A cell is like a tiny factory where all the jobs to keep us healthy and alive happen.
It’s the most basic, smallest unit of life that can operate on its own or together with others.
Cells were first discovered in 1665 by a man named Robert Hooke, using a special instrument called a microscope.
He named them ‘cells’ because they reminded him of the tiny rooms monks lived in, also called cells.
Now, everyone uses this name to describe these important tiny parts of all living things.
There are many different types of cells, just like there are many different types of jobs in a factory.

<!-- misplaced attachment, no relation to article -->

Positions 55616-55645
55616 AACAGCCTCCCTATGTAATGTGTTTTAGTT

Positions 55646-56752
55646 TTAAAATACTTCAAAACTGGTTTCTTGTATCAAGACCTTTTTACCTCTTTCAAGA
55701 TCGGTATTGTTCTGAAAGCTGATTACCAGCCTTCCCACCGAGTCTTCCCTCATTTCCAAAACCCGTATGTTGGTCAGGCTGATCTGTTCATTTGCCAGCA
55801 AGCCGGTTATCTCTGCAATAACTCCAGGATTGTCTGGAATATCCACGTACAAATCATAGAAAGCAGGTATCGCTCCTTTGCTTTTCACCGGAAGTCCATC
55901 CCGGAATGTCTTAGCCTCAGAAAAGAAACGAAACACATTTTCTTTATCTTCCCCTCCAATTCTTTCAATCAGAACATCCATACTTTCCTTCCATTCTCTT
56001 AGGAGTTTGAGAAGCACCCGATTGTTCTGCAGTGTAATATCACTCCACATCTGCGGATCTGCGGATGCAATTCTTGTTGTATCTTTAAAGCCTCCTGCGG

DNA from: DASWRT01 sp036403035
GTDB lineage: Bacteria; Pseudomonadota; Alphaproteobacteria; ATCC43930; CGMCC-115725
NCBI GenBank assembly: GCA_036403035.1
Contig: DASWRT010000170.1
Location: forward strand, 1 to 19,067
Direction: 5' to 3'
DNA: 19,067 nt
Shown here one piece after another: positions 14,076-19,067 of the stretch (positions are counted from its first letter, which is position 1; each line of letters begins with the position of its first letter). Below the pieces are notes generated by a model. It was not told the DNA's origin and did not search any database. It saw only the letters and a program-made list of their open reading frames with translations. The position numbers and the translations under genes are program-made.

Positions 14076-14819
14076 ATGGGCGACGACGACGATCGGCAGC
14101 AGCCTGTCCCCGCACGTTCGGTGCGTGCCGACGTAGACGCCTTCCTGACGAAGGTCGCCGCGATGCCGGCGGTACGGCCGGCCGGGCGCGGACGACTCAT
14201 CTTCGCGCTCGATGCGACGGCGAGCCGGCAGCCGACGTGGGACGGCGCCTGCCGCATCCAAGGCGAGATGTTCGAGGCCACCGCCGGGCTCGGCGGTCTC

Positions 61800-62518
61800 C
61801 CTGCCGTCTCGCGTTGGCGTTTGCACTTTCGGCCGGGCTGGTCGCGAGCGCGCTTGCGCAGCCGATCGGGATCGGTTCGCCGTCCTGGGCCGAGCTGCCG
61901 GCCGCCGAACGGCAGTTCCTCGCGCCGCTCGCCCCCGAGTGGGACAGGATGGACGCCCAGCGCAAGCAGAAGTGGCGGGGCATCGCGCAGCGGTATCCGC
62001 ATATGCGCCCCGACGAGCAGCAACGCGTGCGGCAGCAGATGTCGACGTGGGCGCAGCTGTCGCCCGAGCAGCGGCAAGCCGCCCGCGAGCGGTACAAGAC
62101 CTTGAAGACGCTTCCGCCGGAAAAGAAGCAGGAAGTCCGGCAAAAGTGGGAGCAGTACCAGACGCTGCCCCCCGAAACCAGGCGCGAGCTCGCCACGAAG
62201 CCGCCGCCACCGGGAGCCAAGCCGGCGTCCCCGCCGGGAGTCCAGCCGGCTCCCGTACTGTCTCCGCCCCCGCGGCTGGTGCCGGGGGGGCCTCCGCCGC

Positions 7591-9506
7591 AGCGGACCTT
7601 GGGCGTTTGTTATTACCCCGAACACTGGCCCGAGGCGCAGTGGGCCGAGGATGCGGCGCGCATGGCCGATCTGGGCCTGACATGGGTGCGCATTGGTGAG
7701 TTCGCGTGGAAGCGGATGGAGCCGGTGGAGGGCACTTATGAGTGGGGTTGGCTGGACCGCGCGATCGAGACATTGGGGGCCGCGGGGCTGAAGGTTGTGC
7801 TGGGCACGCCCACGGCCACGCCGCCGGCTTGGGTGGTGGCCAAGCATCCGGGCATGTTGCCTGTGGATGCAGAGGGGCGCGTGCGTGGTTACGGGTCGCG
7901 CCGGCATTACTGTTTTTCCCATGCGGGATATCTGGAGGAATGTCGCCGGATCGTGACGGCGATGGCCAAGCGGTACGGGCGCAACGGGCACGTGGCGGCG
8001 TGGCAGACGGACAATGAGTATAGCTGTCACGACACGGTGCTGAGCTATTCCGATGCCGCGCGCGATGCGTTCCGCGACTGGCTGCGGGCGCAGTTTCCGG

Some cells are responsible for giving your body energy, like tiny power plants.
Others, like white blood cells, act like soldiers to protect your body from germs and diseases.
Each cell has special areas called ‘organelles’ that help it do its job effectively, just like every factory has different sections where specific tasks are done.